Geosynchronous Satellite Launch Vehicle Mk III
GSLV mk-3 sub-orbital experiment test flight from Satish Dhawan Space Centre
|Function||Mid-Heavy lift launch vehicle|
|Manufacturer||Indian Space Research Organisation|
|Country of origin||India|
|Height||43.43 m (142.5 ft)|
|Diameter||4.0 m (13.1 ft)|
|Mass||630,580 kg (1,390,190 lb)|
LEO (600 km)
|8,000 kg (18,000 lb)|
|4,000 kg (8,800 lb)|
|Launch sites||Satish Dhawan Space Centre SLP, Andhra Pradesh, India|
|Total launches||1 (2 stage version)|
|Successes||1 (2 stage version)|
|First flight||18 December 2014 (2 stage version; sub-orbital flight)
2016 (full version)
|Booster Stage - S-200|
|Length||25.75 m (84.5 ft)|
|Diameter||3.2 m (10 ft)|
|Empty mass||31,000 kg (68,000 lb)|
|Gross mass||238,000 kg (525,000 lb)|
|Thrust||5,150 kN (525 tf) each|
|Specific impulse||274.5 (vacuum)|
|Burn time||130 sec|
|Core Stage - L-110|
|Length||21.26 m (69.8 ft)|
|Diameter||4.0 m (13.1 ft)|
|Empty mass||10,600 kg (23,400 lb)|
|Gross mass||125,600 kg (276,900 lb)|
|Thrust||1,598 kN (163.0 tf)|
|Specific impulse||293 sec|
|Burn time||200 sec|
|Upper Stage - C-25|
|Length||13.32 m (43.7 ft)|
|Diameter||4.0 m (13.1 ft)|
|Empty mass||3,300 kg (7,300 lb)|
|Gross mass||18,300 kg (40,300 lb)|
|Thrust||186 kN (19.0 tf)|
|Specific impulse||450 sec|
|Burn time||720 sec|
The GSLV-III or Geosynchronous Satellite Launch Vehicle Mark III (Hindi: भूस्थिर उपग्रह प्रक्षेपण यान एमके-३; also called LVM3) is a launch vehicle developed by the Indian Space Research Organisation (ISRO).
It is intended to launch satellites into geostationary orbit and as a launcher for an Indian crew vehicle. The GSLV-III features an Indian cryogenic third stage and a higher payload capacity than the current GSLV.
- 1 History
- 2 Vehicle description
- 3 Scheduled launches
- 4 Comparable rockets
- 5 See also
- 6 References
- 7 External links
Development for the GSLV-III began in the early 2000s, with the first launch planned for 2009-2010. Several factors have delayed the program, including the 15 April 2010 failure of the ISRO-developed cryogenic upper stage on the GSLV Mk II.
A suborbital flight test of the GSLV-III launcher, with a passive cryogenic third stage, was successfully carried out on 18 December 2014, and was used to test a crew module on a suborbital trajectory. The first orbital flight is planned to take place in 2016. The first flight with a crew on board would take place after 2020.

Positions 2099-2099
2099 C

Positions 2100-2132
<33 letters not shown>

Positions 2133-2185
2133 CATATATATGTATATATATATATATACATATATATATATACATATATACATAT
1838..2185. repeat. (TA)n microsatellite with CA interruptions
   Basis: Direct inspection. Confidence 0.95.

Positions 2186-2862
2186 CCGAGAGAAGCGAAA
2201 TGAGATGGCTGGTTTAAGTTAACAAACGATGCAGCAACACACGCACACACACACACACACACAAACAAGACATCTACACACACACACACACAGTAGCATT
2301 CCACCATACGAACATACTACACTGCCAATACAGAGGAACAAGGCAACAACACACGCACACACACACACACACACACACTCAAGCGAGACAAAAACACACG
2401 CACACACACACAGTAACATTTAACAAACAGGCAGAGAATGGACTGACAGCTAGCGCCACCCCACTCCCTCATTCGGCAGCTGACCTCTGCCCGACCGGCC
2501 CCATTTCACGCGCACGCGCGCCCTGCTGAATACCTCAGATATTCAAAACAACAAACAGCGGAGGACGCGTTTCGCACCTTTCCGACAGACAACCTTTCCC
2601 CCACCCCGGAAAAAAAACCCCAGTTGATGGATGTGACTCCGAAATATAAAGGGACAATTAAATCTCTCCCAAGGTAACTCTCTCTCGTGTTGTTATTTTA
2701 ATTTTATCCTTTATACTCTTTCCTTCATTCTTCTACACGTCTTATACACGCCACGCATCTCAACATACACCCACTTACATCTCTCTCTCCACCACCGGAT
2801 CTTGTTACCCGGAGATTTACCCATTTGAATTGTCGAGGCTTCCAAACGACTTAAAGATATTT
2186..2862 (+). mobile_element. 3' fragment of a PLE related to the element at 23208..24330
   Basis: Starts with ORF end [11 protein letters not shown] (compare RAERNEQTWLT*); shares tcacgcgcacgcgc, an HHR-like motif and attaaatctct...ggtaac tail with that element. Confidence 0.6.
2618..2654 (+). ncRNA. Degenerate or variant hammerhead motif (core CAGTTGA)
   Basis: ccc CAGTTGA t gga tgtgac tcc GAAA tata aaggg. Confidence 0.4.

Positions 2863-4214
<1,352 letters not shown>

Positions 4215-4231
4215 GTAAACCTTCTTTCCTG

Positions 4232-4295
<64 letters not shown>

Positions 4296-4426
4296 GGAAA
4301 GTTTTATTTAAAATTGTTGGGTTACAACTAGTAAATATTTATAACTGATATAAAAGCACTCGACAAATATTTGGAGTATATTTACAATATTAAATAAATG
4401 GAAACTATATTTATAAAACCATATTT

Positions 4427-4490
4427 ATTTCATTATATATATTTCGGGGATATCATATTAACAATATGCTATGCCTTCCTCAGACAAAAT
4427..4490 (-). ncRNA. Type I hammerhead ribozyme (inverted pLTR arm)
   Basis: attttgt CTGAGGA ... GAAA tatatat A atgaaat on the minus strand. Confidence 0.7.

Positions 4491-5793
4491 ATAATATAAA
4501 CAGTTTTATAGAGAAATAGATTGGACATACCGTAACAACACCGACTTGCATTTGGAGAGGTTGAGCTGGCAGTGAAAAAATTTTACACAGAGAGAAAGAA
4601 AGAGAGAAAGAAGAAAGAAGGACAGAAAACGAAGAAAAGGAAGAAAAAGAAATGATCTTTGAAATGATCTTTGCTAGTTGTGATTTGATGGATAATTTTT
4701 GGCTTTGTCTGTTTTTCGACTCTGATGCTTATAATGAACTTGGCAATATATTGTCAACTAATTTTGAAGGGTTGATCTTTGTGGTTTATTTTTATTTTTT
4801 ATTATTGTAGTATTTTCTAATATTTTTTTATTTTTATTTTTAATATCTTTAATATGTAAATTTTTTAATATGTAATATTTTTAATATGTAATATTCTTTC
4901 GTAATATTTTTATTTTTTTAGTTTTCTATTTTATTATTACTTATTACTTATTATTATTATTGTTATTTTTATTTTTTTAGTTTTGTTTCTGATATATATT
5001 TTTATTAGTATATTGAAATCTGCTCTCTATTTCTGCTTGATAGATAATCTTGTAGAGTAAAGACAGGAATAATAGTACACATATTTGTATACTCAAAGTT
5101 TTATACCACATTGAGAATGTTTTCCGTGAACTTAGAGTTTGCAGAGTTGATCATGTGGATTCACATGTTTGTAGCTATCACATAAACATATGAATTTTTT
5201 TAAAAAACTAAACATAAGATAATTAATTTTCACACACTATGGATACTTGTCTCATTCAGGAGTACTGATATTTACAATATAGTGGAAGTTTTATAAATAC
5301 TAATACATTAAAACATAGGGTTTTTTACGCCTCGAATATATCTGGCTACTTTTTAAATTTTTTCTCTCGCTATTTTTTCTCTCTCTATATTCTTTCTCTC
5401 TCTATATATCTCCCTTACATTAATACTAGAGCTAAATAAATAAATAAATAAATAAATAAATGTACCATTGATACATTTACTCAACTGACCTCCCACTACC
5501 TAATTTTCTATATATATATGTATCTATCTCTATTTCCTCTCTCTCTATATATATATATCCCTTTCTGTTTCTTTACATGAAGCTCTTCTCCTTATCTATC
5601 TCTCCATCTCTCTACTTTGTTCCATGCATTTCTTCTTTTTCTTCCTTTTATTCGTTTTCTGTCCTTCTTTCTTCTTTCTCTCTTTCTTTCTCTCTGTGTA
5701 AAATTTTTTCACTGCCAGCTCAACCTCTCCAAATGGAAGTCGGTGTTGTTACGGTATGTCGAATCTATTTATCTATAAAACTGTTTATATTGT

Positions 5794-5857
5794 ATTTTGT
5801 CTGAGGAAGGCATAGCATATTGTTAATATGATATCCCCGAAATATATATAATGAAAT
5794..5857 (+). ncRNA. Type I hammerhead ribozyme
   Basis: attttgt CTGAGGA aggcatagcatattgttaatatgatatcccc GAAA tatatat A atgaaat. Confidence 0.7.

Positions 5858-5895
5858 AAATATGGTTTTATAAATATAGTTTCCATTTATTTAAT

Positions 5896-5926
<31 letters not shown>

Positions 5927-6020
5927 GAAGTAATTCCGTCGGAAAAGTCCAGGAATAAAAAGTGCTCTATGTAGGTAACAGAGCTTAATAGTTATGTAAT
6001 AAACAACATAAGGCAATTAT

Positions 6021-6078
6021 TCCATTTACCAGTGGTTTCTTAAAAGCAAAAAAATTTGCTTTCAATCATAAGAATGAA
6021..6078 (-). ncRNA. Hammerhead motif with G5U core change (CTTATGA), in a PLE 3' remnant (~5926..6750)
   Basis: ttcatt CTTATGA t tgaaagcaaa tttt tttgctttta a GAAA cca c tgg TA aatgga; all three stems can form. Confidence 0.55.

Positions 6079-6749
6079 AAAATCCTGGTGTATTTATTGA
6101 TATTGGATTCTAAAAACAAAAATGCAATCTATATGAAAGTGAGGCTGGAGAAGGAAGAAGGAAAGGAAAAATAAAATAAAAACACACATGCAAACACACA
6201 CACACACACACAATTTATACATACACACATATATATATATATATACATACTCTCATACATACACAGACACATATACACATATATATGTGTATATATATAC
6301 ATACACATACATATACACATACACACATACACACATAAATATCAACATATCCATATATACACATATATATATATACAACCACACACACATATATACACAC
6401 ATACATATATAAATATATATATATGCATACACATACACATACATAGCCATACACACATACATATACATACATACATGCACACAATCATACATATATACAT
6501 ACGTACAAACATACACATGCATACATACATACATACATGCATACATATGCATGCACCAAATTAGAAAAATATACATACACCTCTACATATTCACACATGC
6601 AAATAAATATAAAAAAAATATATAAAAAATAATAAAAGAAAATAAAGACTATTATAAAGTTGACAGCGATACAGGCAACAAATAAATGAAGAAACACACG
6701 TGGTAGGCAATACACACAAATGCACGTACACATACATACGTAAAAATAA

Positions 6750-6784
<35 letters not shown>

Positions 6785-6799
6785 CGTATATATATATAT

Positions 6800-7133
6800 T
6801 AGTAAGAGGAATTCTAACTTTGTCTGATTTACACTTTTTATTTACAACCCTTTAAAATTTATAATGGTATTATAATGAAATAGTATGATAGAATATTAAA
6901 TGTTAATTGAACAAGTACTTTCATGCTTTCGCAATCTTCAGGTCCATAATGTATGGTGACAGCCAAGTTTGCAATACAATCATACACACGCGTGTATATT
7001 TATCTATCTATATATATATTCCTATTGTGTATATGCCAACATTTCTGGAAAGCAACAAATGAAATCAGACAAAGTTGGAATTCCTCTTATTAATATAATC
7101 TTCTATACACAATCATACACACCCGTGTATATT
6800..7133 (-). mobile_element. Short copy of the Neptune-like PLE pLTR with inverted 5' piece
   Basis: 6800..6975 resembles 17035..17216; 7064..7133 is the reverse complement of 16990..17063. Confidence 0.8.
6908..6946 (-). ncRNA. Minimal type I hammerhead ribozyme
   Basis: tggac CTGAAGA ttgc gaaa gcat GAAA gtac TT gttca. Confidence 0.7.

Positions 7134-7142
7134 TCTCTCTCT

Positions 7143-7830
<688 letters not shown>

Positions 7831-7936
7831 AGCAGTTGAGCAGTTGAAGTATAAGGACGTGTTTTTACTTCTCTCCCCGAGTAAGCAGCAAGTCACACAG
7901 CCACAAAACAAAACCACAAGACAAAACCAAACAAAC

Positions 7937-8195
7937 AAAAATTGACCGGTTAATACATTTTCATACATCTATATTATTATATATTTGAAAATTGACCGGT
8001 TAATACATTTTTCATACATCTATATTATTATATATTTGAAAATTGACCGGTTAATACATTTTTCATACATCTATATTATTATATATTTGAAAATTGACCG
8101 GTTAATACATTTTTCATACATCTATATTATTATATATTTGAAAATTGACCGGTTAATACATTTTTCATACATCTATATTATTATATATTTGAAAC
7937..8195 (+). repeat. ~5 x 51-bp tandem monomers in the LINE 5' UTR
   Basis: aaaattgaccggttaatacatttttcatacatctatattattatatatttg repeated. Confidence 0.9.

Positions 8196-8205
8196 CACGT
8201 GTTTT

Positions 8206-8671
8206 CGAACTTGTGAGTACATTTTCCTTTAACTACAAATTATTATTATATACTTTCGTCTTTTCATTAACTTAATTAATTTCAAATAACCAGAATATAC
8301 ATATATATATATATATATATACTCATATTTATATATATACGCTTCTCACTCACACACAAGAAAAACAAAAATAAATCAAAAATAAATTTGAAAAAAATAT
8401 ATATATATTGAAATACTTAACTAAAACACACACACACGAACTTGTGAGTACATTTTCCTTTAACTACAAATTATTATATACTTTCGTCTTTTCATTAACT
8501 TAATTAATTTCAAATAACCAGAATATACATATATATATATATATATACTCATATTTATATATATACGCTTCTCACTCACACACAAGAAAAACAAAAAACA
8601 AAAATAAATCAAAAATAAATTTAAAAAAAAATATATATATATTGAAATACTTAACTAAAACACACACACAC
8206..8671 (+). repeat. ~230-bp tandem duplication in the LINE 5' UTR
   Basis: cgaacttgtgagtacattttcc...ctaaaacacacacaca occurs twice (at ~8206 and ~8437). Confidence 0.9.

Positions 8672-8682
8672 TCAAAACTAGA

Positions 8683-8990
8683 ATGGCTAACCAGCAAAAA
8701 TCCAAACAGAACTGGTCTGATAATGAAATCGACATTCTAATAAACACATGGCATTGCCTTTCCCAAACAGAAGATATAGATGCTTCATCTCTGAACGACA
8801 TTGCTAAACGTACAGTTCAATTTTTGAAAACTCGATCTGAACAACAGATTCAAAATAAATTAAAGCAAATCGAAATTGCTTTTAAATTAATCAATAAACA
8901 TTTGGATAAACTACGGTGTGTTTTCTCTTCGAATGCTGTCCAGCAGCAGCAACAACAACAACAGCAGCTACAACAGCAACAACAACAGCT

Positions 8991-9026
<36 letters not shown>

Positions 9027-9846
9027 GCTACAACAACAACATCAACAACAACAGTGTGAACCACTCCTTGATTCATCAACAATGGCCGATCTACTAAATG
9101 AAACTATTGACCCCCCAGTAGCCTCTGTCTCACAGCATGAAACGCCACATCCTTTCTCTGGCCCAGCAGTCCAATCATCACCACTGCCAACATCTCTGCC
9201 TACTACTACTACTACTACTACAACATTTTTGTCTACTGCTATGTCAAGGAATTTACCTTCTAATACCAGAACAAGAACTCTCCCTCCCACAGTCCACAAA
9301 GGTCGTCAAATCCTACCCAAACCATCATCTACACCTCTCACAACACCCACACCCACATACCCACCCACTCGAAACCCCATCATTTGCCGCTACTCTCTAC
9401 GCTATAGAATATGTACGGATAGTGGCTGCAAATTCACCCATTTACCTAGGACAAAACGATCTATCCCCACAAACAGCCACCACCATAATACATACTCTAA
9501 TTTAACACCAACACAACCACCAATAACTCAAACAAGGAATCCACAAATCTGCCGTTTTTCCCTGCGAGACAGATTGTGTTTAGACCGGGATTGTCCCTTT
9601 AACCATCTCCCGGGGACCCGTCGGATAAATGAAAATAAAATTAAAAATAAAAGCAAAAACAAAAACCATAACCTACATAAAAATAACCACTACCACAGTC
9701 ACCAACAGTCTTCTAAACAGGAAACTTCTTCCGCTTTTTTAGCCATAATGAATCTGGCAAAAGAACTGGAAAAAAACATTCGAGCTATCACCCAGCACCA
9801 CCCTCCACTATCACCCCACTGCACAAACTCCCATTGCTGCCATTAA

S-200 Static test
The S-200 solid rocket booster was successfully tested on 24 January 2010. The booster fired for 130 seconds and generated a peak thrust of about 500 tonnes. Nearly 600 ballistic and safety parameters were monitored during the test and indicated normal performance. A second successful static test was conducted on 4 September 2011.
L-110 Static test
The Indian Space Research Organisation conducted the first static test of the L110 core stage at its Liquid Propulsion Systems Centre (LPSC) test facility at Mahendragiri, Tamil Nadu on 5 March 2010. Originally targeted for a full 200 second burn, the test was terminated at 150 seconds after a leakage in a control system was detected. On 8 September 2010 ISRO successfully conducted a full 200 second test.
Suborbital flight test
The GSLV-III lifted off from the second launch pad, Sriharikota, at 9.30 am IST on 18 December 2014. The 630.5 tonne rocket had two active solid and liquid propulsion stages (S 200 and L110 respectively) in addition to its cryogenic engine C 25 X (which was in a passive state). The sole payload was an unmanned Crew Module. GSLV-III has the capability to launch its heavier INSAT class satellites and manned missions to space. The main purpose of this mission, however, is to test the atmospheric flight stability of the rocket with around four tonnes of payload.
Crew module reentry